By Dr. Kevin Boully:
“Terrible things happened.” On your client’s watch. Do you know what you want to say in response?
For the last few weeks, including just yesterday, GM has been front-page with ongoing public communication driven by its February 25th recall of part failures linked to 12 deaths. President Alan Batey apologized for the carmaker’s ignition switch issues and CEO Mary Barra has spoken on video a mix of contrition, responsibility, and public relations lingo that accomplished some of the goals of a public apology.
GM’s admission of responsibility is unequivocal – “something went wrong with our process in this instance and terrible things happened” – prompting the assumption that GM is staking out a settlement strategy rather than considering a defense of lawsuits that may be irreparably harmed by the company’s highly public apology. But is GM’s strategy so obviously intended to manage perceptions that it will fail? Is GM’s compromised communication going to compromise its defense?
We’ve said silence in the face of public scrutiny on a company can sink public perceptions and create bias in the courtroom. Can a compromised message serve too few by mastering none? In this post we consider some recent research on the benefits of not apologizing for a transgression and reiterate the case for litigation communication that avoids silence and compromise by knowing your purpose.
What Do You Really Want to Say?
Maybe it feels better not to say what your audience wants to hear. A recent study (Okimoto, Wenzel, Hedrick, 2013) on the effects of apologizing shows that, in some instances, refusing to apologize after having done wrong can have greater psychological benefits than apologizing, including greater self-esteem, increased feelings of power and control, and increased feelings of value integrity. We are empowered because we choose not to say we’re sorry for what we’ve done. Those feelings of empowerment create real psychological tension that affects communication: Does it feel better to apologize or to stand firm? Or somewhere in between?
Jurors and judges continue to take a critical eye to litigants who stubbornly resist taking responsibility and admitting mistakes for what jurors and judges see as obviously the litigant’s fault, or worse, attempt a fake or fatal apology that favors the opposition. And jurors in particular want to see, hear, and feel a genuine response that must include corrective action. So is GM’s balancing act a function of serving too many psychological and practical masters or does GM know exactly what it’s doing?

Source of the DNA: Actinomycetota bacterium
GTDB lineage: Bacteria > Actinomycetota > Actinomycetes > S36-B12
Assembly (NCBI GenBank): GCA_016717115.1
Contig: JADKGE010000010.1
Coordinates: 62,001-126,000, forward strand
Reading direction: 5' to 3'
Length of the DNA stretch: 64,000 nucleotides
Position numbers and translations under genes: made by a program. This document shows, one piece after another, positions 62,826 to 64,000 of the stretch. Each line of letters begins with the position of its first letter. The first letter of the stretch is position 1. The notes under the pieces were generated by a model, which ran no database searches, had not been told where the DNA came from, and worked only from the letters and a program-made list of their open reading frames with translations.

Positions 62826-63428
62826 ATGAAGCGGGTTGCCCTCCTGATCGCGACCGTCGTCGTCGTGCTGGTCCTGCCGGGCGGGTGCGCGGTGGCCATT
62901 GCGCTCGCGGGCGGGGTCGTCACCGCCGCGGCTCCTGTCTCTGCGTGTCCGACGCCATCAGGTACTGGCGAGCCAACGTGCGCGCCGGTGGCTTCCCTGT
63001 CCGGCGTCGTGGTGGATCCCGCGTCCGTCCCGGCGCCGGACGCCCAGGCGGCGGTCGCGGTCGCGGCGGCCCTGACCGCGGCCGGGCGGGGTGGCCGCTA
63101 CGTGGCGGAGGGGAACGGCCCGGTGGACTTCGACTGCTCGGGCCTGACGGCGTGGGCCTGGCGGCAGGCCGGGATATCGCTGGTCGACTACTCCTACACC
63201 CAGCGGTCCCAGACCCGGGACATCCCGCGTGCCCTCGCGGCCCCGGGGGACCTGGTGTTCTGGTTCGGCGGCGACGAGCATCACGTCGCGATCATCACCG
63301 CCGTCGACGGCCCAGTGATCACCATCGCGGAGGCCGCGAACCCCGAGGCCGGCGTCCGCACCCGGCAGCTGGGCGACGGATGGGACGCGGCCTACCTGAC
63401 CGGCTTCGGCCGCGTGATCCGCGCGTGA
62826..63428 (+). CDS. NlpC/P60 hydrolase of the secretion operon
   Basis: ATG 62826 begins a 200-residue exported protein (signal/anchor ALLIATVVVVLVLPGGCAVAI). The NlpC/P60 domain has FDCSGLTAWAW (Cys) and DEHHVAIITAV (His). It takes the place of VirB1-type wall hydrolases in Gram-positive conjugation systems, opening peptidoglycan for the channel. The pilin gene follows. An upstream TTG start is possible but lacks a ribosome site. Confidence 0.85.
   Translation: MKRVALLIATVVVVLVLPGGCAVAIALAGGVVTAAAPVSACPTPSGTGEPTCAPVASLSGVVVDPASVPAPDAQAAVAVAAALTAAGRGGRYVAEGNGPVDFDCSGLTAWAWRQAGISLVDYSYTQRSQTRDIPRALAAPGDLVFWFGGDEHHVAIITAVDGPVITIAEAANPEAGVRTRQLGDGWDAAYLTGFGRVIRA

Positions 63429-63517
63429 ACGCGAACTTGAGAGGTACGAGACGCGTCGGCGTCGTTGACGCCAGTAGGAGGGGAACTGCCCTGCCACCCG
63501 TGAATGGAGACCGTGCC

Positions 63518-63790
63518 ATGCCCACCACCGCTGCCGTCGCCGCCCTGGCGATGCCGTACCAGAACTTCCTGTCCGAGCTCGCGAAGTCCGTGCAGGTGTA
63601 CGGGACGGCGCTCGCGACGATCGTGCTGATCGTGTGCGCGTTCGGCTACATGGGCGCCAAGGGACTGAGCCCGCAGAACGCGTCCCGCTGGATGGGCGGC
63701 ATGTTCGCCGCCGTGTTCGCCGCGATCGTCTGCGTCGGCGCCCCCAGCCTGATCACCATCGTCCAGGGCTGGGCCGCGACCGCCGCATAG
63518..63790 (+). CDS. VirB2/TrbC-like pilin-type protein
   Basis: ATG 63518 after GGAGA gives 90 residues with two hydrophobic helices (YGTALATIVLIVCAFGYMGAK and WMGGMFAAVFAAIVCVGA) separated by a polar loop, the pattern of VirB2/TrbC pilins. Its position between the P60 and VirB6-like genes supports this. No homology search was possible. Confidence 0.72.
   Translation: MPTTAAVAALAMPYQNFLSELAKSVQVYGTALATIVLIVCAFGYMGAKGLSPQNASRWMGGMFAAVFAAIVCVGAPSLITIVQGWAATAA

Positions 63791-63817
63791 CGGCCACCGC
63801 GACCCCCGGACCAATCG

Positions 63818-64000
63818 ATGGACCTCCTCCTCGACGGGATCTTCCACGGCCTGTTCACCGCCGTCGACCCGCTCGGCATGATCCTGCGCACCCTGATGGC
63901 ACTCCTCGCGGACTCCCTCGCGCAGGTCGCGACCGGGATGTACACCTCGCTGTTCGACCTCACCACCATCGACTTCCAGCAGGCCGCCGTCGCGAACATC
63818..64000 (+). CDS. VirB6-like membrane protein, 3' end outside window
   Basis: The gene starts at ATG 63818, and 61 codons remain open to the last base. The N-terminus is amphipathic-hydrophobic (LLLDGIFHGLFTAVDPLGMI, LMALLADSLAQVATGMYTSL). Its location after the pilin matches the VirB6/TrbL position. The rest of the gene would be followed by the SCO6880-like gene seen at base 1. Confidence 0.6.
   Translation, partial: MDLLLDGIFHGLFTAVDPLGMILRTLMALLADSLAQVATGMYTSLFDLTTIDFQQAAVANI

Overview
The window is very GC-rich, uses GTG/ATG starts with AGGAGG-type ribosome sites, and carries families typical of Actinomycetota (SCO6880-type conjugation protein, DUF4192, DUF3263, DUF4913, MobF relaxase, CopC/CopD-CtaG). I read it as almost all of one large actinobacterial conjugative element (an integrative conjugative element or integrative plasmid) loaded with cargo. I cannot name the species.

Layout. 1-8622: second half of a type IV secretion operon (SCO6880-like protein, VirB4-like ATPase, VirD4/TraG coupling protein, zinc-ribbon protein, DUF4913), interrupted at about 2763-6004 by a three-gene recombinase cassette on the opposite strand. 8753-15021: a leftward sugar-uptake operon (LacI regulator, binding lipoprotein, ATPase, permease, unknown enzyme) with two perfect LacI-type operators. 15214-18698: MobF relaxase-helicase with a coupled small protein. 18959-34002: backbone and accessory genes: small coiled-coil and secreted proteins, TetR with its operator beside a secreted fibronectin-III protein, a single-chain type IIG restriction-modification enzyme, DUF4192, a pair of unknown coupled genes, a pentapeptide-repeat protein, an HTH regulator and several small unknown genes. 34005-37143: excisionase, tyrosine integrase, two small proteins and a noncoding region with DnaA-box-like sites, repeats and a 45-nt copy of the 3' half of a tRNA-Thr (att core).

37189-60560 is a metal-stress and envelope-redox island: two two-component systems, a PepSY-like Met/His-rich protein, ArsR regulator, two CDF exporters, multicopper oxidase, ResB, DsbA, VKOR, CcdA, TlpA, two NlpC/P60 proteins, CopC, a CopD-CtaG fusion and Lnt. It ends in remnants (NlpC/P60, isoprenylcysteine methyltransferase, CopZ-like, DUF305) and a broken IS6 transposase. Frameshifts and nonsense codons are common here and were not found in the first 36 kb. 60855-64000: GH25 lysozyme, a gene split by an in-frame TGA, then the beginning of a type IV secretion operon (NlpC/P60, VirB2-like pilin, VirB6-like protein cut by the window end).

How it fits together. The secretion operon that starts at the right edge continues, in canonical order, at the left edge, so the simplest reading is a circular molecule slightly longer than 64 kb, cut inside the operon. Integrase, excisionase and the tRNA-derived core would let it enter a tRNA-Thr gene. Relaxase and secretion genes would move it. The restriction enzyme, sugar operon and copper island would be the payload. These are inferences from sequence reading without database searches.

Know Why and Say What
GM does not appear to be admitting to anything in public communication that it would not be forced to admit in a courtroom. The purpose is not to avoid liability if the evidence of liability is unavoidable.
(1) Know exactly what you’re trying to achieve. In addition to the four key elements we have presented before, an effective response to public scrutiny while in litigation should always be steered by an honest and unqualified assessment of what you want your communication to achieve. If you want to avoid additional risk of liability, understand that silence may not be the communication you need. If you want to moderate public anger and encourage compromise, understand that admitting fault in favor of managing public perceptions may be highly effective.
(2) Avoid compromised communication. Actions are the proof of intent. Even if your purpose is to achieve compromise, that purpose is rarely well-served by mere words that clearly serve more than one master. While balance and sincerity are both key goals of an effective apology, the public is increasingly savvy and sophisticated when it comes to consuming and interpreting strategic communication. They see the duality in a compromised message, and they want to feel they are a respected audience that companies and their attorneys are not simply trying to manipulate. Avoid communication that tries to accomplish too much and fails to show the action behind the intent you’re communicating.
We told you we fixed the problem, and we have the actions to prove it. In the last few months we have implemented an entirely new quality control system and, in the test stages, we were able identify a 25 percent increase in quality alerts. We have a system and it is working.
Other Posts on Apology:
- Apologize: The Right Way at the Right Time
- The Key to the Defendant Apology: Say What You Mean, and Mean What You Say
- Don’t Sully Your ‘Sorry’
- Show You’re Sorry, Even When You’re Not at Fault
Photo Credit: Patrik Theander, Flickr Creative Commons